Great article – thank you.

    1. If you’re looking at the service manual schematic for the SH101, the D/A convertor is at the bottom just below the CPU. It’s an interesting design because it’s not a single chip. Instead, they use the output from the CPU with weighted resistor values feeding op-amp 9a. It literally builds the required output using a weighted mixer. For the lower resistor values, the CPU outputs are buffered by multiple parallel stages of a 4050. Only after the “DAC” does a multiplexer appear, a 4052 which switches the DAC output between the VCO CV and the “LFO” Random waveform (scare quotes because that waveform isn’t really generated by the LFO at all).

      1. Tom, thank you so much for taking the time to answer me. I don’t understand it but it gives me a direction. I have a lot to learn. This site is awesome. Cheers!

  5. Hello
    I have a bit strange issue with AS3340 – applying voltage to pw input detunes oscillator. Why? 🙂

    1. I don’t know. That’s not something I’ve seen. On some of the waveform outputs, loading the pin with too low a resistance can affect the frequency. Could it be similar on the PW input?
      Alternatively, could it be the voltage level? The PW input is only supposed to range from 0V to +5V.

      1. Well, I have pot attached to 0V and +15V, so only 1/3 range of pot is usable. After some thinking I think that it’s because lack of decoupling in my design at this moment. From pulse output I have of course 10k resistor, maybe I should add bigger one too.
        After all I realising that different PW means different power coming out from this pin, so maybe decoupling IC with 100nF capacitors will help. Am I right?

      2. Well, problem with detuning PWM solved!
        In my case setting PWM on 50% caused oscillator to go ~30 cents higher. I’m powering 3340 from symmetrical 12V supply. In datasheet we have a circuit for 15V, and there is REE resistor from pin 3 to – supply. For 15V it have 820 ohms, but for lower voltage REE must be smaller, for +/-12V it must be 680 ohms.
        Hope it can be useful for somebody 🙂

        1. I have the same problem. I have a 680 Ohm resistor like you said, but i still get the detuning. I have tried to change the pull-down resistor from the Pulse output aswell and it doesn’t help. Did you just use a potentiometer to control the PWM or did you make a control circuit?

          1. I controlled PWM with potentiometer, and exactly 50% caused detune. This problem exists in early batch of AS3340, it was resolved later by Alfa. Simplest solution is to use 50k pulldown resistor, You can also try bigger. Maybe also powering IC with -5V without resistor directly to the negative voltage input may help. I have to try it out yet, especially because also AS3327E is powered from -5V. The best part is no part, and having only one negative voltage would be nice to have 🙂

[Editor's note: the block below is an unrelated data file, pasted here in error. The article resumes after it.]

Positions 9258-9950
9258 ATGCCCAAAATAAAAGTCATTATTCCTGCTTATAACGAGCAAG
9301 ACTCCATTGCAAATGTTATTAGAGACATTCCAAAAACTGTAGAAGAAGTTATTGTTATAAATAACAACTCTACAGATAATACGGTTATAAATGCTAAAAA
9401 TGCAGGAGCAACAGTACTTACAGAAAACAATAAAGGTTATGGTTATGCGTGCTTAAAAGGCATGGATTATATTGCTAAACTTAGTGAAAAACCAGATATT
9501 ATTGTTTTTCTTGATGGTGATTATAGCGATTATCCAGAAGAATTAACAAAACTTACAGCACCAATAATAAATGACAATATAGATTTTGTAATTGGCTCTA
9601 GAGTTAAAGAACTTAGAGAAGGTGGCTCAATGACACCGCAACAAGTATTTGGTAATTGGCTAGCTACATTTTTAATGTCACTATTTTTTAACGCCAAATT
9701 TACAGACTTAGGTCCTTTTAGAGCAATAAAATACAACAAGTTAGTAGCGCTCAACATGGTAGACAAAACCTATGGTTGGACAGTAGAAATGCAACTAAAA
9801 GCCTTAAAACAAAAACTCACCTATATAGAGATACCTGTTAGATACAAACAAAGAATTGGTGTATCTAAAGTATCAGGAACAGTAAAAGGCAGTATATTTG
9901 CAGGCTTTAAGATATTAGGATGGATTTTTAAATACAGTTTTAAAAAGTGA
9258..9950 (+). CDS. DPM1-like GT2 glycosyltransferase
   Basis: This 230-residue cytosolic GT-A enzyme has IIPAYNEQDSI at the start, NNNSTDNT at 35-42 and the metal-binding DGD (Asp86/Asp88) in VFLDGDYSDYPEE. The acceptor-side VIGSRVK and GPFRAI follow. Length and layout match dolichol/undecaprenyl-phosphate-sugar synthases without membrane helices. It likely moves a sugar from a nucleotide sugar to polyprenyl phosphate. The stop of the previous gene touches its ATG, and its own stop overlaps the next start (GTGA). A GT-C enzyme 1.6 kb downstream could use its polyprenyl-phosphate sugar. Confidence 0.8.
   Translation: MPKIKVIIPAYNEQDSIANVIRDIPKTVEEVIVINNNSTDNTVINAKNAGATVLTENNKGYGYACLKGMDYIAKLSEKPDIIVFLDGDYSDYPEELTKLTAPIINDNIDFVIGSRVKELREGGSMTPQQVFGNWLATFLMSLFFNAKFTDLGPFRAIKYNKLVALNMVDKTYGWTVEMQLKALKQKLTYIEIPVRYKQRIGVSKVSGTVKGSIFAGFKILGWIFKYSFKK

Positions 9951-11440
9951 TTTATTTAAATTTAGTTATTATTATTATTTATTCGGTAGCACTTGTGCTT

6. Hi Tom, excuse me for my ignorance, but I’m looking at the Roland MKS-80 circuit above and am not sure what that part that looks like a resistor with the T going through it represents. It’s labelled “10K PW”. Can you shed some light on that for me? Thanks

    1. Hi Jonah,
      Sure, the thing with the T through it is a trimmer (AKA preset) resistor. Hence “10K” for 10KOhms, and “PW” since it’s an adjustment for the pulse width CV.

  7. According to the data sheet, the pulse output is an open emitter (it wouldn’t make sense to have a pull-down resistor in an NPN collector).

  8. In the introduction, you mention the need for additional protection on inputs and outputs for a modular design. How would you design such protections? Thanks

    1. A typical modular synth module would probably use op-amp mixers to allow CV control alongside the control pots. The output from the op-amps is then a known quantity (say +/-13.5V on a +/-15V system using typical op-amps like the TL07x series, since they can’t go quite to the rails) and the voltage can be limited to something the 3340 can survive either by a potential divider (for voltage inputs) or a series resistance (for current inputs).


  9. What’s the purpose of 1M5 resistor between pin 2 and – 15V in the Prophet 5 ? Any opinion ?

    1. Hi Massimo,
      It seems to be a mistake. I checked the original schematic, and it’s not there, so it looks like it’s my error.